SURRENDER

Our lives are characterized by stressful transitions, events both expected and unexpected, that challenge our functioning, self-esteem and sense of purpose. As we endeavor to manage these changes, let us be mindful of the interrelationship of love and fear, and the importance of being present in the moment. The rich and storied history of our journey through the years—our relationships, vocational and avocational pursuits, health and well-being—provide the vital basis of our identity, which, in the absence of fear, lovingly surrenders emotional attachments to the past.

Even during times of grief, the tomorrow we build for ourselves happens today. Therefore, it is critical to let go of the feelings of regret and sorrow that naturally arise, which is accomplished by consciously investing in the here and now. Relinquishing expectations founded on what has gone before and embracing the challenge we have inherited; responding to the demands of the moment with compassion and empathy, both for ourselves and others; choosing eustress over distress; indeed, this is how life change catalyzes into spiritual growth, and becomes our sacred time of transition.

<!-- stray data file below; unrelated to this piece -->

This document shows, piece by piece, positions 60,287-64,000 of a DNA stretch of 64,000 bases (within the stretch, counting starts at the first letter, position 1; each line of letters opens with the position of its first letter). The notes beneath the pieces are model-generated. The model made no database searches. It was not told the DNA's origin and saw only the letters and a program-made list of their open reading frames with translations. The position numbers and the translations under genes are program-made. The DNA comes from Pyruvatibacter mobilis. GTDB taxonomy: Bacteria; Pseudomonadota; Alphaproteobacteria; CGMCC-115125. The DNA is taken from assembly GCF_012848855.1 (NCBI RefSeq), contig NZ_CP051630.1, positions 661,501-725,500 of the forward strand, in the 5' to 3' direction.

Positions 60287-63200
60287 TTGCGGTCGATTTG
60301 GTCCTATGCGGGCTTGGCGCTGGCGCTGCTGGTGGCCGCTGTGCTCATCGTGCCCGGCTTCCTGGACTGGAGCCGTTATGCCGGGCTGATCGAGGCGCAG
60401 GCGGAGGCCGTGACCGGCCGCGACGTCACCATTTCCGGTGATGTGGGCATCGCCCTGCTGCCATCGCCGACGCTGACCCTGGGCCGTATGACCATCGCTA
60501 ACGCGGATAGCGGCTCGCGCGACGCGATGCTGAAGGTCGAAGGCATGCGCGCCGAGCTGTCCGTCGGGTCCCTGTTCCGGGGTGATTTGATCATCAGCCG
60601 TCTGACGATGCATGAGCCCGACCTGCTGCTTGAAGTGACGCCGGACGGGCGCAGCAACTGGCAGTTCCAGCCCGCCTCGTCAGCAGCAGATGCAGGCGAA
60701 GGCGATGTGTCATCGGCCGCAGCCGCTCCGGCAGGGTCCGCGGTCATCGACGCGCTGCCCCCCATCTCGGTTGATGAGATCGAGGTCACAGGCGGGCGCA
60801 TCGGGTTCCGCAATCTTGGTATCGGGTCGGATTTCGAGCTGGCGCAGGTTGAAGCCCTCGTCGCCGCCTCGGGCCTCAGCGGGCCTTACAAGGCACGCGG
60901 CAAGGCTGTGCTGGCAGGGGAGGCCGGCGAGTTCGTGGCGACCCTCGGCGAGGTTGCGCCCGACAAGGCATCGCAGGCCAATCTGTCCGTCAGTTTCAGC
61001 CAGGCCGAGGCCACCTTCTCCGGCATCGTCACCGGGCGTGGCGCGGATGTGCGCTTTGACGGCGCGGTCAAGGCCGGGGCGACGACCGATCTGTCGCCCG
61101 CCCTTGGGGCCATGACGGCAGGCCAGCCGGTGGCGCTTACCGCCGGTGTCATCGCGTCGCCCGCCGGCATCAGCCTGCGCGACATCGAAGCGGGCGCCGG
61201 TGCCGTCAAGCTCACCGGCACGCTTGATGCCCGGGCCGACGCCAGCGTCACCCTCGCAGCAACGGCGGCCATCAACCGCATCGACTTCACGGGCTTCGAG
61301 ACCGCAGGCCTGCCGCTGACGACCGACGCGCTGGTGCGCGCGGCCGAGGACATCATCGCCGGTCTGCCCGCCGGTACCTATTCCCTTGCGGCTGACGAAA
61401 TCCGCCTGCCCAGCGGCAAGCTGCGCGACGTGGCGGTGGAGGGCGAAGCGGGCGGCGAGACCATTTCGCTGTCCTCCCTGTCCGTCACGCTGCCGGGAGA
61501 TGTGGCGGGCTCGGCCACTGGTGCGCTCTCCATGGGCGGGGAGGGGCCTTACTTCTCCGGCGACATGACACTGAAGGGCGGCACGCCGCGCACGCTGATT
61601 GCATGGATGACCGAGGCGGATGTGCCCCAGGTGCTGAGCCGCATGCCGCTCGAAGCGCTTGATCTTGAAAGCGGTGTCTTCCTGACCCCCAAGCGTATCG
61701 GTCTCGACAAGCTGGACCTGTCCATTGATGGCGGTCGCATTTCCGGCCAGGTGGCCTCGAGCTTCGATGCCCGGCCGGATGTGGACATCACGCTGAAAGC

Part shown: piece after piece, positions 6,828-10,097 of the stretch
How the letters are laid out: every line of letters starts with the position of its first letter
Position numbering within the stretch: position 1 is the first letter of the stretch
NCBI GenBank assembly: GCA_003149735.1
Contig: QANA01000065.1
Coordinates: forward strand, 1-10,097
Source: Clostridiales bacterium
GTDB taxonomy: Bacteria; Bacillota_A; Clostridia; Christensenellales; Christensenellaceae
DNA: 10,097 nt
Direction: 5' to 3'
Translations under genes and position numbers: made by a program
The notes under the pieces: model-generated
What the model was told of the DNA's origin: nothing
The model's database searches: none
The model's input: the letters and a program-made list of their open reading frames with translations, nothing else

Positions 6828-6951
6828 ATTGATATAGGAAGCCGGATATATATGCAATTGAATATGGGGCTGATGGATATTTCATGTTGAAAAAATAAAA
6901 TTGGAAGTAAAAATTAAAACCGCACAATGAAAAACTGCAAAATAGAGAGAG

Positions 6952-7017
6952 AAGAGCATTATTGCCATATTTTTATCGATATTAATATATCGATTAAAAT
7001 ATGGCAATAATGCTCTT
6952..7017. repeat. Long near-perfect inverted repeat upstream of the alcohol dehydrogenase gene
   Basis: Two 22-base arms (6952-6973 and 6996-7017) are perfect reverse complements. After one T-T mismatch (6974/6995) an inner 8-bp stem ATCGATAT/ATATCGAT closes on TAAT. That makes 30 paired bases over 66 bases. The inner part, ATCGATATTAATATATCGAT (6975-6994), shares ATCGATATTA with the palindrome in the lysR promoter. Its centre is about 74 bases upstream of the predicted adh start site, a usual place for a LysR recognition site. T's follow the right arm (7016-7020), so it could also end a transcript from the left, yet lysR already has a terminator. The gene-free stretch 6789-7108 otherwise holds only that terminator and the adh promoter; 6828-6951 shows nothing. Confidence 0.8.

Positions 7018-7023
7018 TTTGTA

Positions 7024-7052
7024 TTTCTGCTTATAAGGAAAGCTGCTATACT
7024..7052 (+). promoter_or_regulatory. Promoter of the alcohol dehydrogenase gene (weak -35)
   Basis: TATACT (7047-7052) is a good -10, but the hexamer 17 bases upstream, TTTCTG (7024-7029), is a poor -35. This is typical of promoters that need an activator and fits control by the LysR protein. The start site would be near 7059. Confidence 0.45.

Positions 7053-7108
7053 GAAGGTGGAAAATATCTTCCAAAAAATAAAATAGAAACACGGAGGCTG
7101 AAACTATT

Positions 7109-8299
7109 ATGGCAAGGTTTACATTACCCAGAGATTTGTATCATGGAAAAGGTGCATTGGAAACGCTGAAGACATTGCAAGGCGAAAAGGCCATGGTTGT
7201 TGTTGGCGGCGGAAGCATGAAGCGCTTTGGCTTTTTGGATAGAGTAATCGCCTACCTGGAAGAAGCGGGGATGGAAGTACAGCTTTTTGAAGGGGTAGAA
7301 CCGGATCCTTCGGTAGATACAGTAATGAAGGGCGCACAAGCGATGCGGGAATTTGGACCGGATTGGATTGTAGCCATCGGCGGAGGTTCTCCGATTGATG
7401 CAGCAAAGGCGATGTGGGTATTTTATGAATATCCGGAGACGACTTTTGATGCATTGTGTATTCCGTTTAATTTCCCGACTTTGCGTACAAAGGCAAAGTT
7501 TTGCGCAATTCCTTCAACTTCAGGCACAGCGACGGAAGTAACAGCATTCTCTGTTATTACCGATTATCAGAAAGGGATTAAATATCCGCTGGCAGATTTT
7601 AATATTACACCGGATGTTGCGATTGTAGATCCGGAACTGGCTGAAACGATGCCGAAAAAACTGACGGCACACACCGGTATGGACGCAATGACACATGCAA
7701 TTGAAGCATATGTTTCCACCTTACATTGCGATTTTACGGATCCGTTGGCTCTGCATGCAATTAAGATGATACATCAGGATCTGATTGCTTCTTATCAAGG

©2016 Shawn Quinlivan, C.Ht. & Cathexis Therapeutic Imagery. All Rights Reserved.

Shawn picture-52

Shawn Quinlivan, C.Ht.

Cathexis Therapeutic Imagery specializes in innovative approaches to workplace wellness, mindfulness training, and personal development. Via private coaching, presentations, workshops, training events, and our partnership in the unique online wellness community Your Wellness Room—used by Kaiser Permanente, EFactor and other notable companies—our nationally recognized programs and practices help people and organizations make positive changes. Please call for a free consultation at (818) 512-4371 or contact us via email.